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49ers dispute critical call

Monday, Sept. 24, 2007
 

Every week, the Steelers leave the opposing offense in a state of disarray.

After a season-opening victory over Cleveland, the Browns traded their starting quarterback.

After a Week 2 victory over Buffalo, quarterback J.P. Losman ripped the Bills' coaching staff.

And after a 37-16 victory Sunday over the San Francisco 49ers, coach Mike Nolan took a shot at tight end Vernon Davis, while others spoke of miscommunication in the passing game.

Earlier in the week, Davis visited Nolan's office and told the coach he wanted a bigger piece of the action after catching only four passes in two games.

Nolan obliged -- and commended Davis for having the courage to stop by -- but wasn't happy with Davis dropping a pass yesterday.

"Don't cry about the ball and then not catch the ball," Nolan said.

Davis and Nolan agreed on one thing, though: They thought Davis caught a 22-yard pass on third-and-13 with 5 minutes, 8 seconds left in the third quarter, putting the ball at the Steelers' 10.

The officials thought otherwise after a lengthy video review and ruled the pass incomplete. The 49ers settled for a field goal but still trailed, 17-9.

"That hurt," quarterback Alex Smith said.

It hurt in more ways than one, as Davis, who had four catches for 56 yards, limped out of the game with what Nolan described as a strained knee.

Davis was undercut by safety Troy Polamalu on the play and crashed to the turf, causing the ball to pop out of his grasp. Steelers safety Ryan Clark scooped it in midair and raced 43 yards to the 49ers' 47.

The ruling on the field was a fumble. Nolan challenged, and the call was reversed to an incompletion -- not exactly what the coach had in mind.

What did the official tell him?

"He said, 'It has to be clear that two feet are down,' " Nolan said. "And I offered him my sunglasses because they're prescription."

After the game, referee Gerald Austin told a pool reporter that Davis needed to have two feet down and maintain control of the ball after he hit the ground.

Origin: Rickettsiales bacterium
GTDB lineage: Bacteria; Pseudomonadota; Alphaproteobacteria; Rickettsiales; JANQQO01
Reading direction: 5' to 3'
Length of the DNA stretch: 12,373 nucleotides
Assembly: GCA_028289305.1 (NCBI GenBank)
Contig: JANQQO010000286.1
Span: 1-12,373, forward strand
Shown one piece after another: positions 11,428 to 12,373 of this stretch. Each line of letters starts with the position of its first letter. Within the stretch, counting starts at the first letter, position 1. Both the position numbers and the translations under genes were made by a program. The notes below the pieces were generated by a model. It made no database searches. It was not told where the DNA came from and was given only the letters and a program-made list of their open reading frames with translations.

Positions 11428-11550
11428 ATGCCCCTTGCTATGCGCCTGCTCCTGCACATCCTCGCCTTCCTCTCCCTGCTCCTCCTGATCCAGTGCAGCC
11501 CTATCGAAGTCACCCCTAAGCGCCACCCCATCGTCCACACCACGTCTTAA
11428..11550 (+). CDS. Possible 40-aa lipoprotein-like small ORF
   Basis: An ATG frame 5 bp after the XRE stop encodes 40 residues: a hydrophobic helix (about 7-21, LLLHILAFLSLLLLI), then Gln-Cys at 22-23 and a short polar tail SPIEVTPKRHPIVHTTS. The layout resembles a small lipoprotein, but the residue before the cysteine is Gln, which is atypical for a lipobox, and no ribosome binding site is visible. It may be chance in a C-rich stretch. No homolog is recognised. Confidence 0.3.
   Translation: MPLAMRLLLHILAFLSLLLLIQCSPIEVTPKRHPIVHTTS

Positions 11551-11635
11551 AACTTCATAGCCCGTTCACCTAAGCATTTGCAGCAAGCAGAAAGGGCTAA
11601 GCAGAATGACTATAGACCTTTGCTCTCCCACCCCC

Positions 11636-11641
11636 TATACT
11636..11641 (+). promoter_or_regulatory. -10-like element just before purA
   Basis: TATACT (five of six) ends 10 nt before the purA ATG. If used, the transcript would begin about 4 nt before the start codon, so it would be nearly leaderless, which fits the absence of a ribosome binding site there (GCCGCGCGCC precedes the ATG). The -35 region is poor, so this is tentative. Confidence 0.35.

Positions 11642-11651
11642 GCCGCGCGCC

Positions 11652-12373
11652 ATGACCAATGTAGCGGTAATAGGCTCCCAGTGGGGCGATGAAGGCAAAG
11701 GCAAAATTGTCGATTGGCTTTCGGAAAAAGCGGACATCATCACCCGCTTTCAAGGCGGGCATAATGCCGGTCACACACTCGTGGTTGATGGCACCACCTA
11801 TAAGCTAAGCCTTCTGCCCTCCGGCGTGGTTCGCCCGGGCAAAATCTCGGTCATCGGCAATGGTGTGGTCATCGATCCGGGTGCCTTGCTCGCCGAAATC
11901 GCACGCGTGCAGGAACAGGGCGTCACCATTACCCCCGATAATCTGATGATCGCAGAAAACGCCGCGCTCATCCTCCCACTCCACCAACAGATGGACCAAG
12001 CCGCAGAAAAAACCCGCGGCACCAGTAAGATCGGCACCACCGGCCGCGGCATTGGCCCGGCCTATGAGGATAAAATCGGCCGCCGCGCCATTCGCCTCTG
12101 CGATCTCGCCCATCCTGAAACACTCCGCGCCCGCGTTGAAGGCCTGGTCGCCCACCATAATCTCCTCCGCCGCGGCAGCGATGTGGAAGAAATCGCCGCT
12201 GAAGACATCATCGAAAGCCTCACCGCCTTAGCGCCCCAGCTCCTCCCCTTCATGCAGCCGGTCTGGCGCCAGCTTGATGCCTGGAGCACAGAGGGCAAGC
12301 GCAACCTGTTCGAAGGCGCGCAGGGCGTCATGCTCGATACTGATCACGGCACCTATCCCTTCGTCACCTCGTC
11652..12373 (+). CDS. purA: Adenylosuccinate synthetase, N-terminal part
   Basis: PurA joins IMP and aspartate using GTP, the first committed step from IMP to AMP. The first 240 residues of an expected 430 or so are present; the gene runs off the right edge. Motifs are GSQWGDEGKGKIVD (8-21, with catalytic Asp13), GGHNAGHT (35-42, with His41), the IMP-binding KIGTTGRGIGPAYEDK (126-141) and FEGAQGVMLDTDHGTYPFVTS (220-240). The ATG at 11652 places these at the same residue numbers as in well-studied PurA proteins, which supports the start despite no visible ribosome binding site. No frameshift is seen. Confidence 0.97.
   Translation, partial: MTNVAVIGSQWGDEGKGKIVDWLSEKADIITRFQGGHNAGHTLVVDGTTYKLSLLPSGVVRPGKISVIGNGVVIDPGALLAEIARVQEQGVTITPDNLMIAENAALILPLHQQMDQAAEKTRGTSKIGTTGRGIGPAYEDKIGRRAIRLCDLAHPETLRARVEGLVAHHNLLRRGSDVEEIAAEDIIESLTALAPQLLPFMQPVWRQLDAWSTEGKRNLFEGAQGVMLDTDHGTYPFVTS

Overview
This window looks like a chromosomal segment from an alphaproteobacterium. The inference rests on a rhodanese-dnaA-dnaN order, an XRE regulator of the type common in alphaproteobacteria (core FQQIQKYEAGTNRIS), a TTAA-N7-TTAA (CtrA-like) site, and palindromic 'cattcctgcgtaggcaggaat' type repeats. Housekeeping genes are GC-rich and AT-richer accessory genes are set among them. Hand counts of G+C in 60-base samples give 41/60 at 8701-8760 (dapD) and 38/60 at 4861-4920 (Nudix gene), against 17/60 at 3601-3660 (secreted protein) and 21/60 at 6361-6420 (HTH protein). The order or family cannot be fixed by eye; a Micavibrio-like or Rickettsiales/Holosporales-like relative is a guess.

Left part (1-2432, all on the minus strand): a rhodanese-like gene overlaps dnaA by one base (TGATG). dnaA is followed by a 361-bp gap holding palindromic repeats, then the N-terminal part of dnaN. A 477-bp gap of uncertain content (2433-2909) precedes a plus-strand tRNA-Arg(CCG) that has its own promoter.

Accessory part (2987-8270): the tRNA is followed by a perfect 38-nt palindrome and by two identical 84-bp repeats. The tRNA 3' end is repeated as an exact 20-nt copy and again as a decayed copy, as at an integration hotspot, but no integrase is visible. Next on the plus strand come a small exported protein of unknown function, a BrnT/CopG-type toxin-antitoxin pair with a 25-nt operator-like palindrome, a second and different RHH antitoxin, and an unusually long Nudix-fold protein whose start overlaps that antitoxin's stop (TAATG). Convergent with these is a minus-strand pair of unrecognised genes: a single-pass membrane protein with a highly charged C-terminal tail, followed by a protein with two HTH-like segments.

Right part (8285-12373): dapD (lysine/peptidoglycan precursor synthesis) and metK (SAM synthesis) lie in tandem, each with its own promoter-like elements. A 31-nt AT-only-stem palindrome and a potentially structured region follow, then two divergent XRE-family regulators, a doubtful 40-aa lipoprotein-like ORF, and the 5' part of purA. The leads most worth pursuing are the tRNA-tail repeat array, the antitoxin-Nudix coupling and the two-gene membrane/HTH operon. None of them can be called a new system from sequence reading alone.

Asked if Davis only had one foot down, Austin said, "He had one foot and a toe on the other one."

Reporter: "That's not considered two feet?"

Austin, in extremely convoluted fashion, said no.

Davis couldn't understand the call.

"It should have been a catch," he said. "I came down with the ball, and then, it came out."

Davis had a brace on his knee after the game and is expected to undergo an MRI, but he said he was "fine."

Nolan cut off further inquiries about the play.

"Let's not go there, guys," he said. "Like I said, excuses make it OK to lose, and we lost today, and it wasn't OK. It's that simple."

Truth is, there was no guarantee San Francisco would have scored from the 10. They'd already settled for field goals on two trips inside the Steelers' 15 and produced no running game with star running back Frank Gore, who was held to 39 yards on 14 attempts.

When Bryant McFadden returned an interception 50 yards to make the score 30-9, it gave Smith more touchdown passes to the other team (one) than to his own this season.

That changed with a garbage touchdown later, but nothing seems different about the San Francisco offense, which came into the game ranked last in the NFL and came out of it in a state of disarray.

Just like the Browns and Bills.

 

 

 
 


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